The Santa Rosita Formation consists of a complex mosaic of late Furongian-late late Tremadocian shales and subordinate sandstones that represent a wide variety of sedimentary environments (Buatois & Mángano, 2003; Astini, 2003). The unit displays fluvio-estuarine (Tilcara and Pico de Halcón Members), shoreface and offshore sediments (Casa Colorada, Alfarcito, Rupasca and Humacha Members) which accumulated on a gently dipping shelf (Buatois & Mángano, 2003; Moya et al., 2003; Buatois et al., 2006 and references; Esteban et al., 2015).
The trilobites studied herein come from the discoloured siltstones and shales of the Casa Colorada Member exposed at the Abra Blanca creek (Fig. 2.A, B), about 3 km southeast of Huacalera village, Jujuy Province (Fig. 1.A, B). There, a 110 m-thick section displays thinly bedded yellowish and light brown shales with intercalations of sandstones, which overlie the sandstones of the Tilcara Member and are overlain by Quaternary deposits.

Fig. 2. Lower part of the Santa Rosita Formation at Quebrada de Abra Blanca, Huacalera area, Jujuy. A, stratigraphic section showing distributions of trilobites identified. B, photograph showing part of the outcrop.


The assemblage studied is clearly dominated by Parabolina (Neoparabolina) frequens argentina (Kayser, 1876), followed in abundance by Parabolinella coelatifrons Harrington & Leanza, 1957 and Lotagnostus hedini (Troedsson, 1937). Parabolina frequens argentina is a key taxon of the eponymous zone (cf. Harrington & Leanza, 1957); a unit that is widely exposed in northwestern Argentina (Esteban & Tortello, 2007; Waisfeld & Vaccari, 2008 and references). Although this biozone was originally assigned to the Lower Tremadocian (see Harrington & Leanza, 1957), subsequent studies confirmed the Cambrian aspect of the strata bearing P. frequens argentina, below the first appearance of the trilobite Jujuyaspis keideli Kobayashi, 1936 and the graptolite Rhabdinopora flabelliformis s.l. (Branisa, 1965; Benedetto, 1977; Rushton, 1982, p. 46; Ludvigsen, 1982, p. 150; Aceñolaza, 1983; Salfity et al., 1984; Shergold, 1988, p. 367).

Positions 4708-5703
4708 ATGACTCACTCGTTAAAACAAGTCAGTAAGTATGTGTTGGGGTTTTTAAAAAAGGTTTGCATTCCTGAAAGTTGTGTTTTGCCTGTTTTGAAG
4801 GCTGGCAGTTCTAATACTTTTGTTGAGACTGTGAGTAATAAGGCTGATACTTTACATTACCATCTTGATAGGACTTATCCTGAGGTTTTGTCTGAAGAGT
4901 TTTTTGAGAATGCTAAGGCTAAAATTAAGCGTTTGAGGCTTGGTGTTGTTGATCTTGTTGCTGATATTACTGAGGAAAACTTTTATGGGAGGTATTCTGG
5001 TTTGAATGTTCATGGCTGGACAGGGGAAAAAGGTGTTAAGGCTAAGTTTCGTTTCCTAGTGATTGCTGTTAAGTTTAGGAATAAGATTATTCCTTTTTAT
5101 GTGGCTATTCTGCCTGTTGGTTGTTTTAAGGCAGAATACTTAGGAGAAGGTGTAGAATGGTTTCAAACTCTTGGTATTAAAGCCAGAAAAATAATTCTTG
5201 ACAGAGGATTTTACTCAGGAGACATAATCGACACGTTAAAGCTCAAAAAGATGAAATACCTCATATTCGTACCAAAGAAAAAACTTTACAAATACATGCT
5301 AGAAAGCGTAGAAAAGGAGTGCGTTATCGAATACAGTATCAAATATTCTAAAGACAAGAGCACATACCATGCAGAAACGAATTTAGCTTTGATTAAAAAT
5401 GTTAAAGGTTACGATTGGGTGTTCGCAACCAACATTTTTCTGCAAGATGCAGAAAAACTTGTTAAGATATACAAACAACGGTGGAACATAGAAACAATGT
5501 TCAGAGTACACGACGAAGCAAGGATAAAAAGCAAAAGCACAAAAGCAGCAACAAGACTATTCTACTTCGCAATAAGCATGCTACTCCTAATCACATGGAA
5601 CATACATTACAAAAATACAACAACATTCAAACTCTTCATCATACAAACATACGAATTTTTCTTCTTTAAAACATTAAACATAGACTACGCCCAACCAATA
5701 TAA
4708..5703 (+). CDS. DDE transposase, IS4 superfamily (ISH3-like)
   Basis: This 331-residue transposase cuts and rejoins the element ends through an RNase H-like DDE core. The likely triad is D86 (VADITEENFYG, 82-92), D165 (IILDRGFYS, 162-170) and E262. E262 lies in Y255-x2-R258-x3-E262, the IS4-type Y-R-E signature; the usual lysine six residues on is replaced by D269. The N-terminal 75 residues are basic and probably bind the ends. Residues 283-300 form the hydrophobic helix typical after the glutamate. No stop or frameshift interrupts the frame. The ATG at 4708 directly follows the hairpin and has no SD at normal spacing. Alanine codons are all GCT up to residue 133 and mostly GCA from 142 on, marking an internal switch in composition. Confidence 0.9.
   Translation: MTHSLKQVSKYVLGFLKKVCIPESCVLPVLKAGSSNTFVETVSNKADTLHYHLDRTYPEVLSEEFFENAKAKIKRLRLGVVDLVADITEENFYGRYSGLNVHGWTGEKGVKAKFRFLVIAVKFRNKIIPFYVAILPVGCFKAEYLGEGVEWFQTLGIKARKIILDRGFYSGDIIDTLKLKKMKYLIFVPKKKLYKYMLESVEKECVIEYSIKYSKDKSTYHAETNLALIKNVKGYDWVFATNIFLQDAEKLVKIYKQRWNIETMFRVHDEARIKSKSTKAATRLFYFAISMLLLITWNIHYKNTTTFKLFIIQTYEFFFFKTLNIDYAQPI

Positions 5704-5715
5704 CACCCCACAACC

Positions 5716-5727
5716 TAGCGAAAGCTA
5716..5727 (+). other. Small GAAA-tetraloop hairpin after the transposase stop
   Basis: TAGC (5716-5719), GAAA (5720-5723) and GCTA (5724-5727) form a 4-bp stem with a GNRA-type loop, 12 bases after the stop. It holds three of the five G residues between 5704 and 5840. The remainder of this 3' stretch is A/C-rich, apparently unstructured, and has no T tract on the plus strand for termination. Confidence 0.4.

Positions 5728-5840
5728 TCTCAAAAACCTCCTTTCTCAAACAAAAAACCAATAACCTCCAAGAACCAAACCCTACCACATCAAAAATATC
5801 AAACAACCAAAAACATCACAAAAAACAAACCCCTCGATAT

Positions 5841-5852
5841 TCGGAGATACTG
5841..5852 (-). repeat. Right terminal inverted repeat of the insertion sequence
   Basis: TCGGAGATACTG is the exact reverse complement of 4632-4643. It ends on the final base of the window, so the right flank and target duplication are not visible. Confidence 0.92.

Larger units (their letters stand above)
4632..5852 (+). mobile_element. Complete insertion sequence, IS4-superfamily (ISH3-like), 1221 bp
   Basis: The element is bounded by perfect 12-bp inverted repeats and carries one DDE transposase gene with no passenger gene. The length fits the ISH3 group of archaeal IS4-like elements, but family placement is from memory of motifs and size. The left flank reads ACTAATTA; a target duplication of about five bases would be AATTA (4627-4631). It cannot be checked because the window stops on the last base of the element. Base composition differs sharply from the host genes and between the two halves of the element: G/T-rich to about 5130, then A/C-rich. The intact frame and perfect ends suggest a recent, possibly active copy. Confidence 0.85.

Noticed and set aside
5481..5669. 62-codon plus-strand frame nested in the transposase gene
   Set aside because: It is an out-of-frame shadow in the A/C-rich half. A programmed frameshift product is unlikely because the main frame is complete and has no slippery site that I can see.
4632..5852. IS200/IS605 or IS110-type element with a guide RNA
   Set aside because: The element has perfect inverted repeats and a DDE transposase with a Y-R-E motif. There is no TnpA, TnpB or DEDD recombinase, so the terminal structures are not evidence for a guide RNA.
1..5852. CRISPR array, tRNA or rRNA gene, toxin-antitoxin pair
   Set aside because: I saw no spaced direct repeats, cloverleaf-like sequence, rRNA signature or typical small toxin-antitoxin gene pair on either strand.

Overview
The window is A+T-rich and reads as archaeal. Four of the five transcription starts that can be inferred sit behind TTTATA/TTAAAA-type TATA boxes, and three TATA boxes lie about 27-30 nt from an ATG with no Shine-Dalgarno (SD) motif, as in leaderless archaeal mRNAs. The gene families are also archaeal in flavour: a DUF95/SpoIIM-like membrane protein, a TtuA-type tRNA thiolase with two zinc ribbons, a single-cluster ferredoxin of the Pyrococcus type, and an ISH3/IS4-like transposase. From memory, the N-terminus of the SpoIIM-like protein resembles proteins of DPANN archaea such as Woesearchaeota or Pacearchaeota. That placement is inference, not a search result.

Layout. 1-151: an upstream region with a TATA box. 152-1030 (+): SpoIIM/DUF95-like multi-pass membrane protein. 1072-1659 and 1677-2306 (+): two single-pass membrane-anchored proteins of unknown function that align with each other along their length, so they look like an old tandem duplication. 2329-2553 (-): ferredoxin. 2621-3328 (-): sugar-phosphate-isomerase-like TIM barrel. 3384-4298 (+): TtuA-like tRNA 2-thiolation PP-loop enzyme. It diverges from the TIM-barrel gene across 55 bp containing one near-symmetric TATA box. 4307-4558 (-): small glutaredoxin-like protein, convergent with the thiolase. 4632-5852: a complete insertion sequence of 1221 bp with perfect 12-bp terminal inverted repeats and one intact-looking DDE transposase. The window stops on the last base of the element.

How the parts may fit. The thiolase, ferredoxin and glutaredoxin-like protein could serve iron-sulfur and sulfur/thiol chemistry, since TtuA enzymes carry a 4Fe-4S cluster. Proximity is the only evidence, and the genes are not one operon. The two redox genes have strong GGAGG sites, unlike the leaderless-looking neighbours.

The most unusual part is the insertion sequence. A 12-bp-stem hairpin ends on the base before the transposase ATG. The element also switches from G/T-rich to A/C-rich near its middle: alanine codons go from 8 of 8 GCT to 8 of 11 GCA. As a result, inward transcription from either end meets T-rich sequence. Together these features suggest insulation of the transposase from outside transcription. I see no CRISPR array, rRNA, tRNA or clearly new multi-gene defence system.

The first evidence of the genus Lotagnostus in the Cordillera Oriental was provided by Manca (1992), who described one cephalon and one fragmentary pygidium (Lotagnostus sp.) associated with Parabolina frequens argentina
from Quebrada de la Huerta (Fig. 1). Because Lotagnostus is a cosmopolitan key fossil of late Furongian age, (e.g., Shergold & Laurie, 1997 and references), its finding in the P. frequens argentina Zone provided strong evidence in favor of a pre-Tremadocian age for this unit. Subsequently Esteban & Tortello (2007) described new material of Lotagnostus (Lotagnostus shergoldi Tortello; L. llamaensis Tortello), associated with P. frequens argentina and other species of the biozone, from different localities of the western Cordillera Oriental (Lampazar Formation; Sierra de Cajas, Angosto del Moreno, Quebrada de Jueya).
In addition, studies of conodont faunas supplied more precise information about the age of the P. frequens argentina Zone in the Lampazar Formation. At Sierra de Cajas and Angosto del Moreno, P. frequens argentina occurs in association with conodonts of the Cordylodus proavus Zone (Hirsutodontus hirsutus Subzone), which include, in particular, C. proavus, C. primitivus, C. andresi, Eoconodontus notchpeakensis, Hirsutodontus hirsutus and Proconodontus muelleri (Rao, 1999; Moya et al., 2003; Zeballo & Albanesi, 2013, fig. 2). Additionally, the lowest Ordovician index fossil Iapetognathus fluctivagus Nicoll, Miller, Nowlan, Repetski and Ethington occurs in the upper part of the overlying Cardonal Formation at Sierra de Cajas, defining the Cambrian-Ordovician boundary in that area (Albanesi et al., 2015).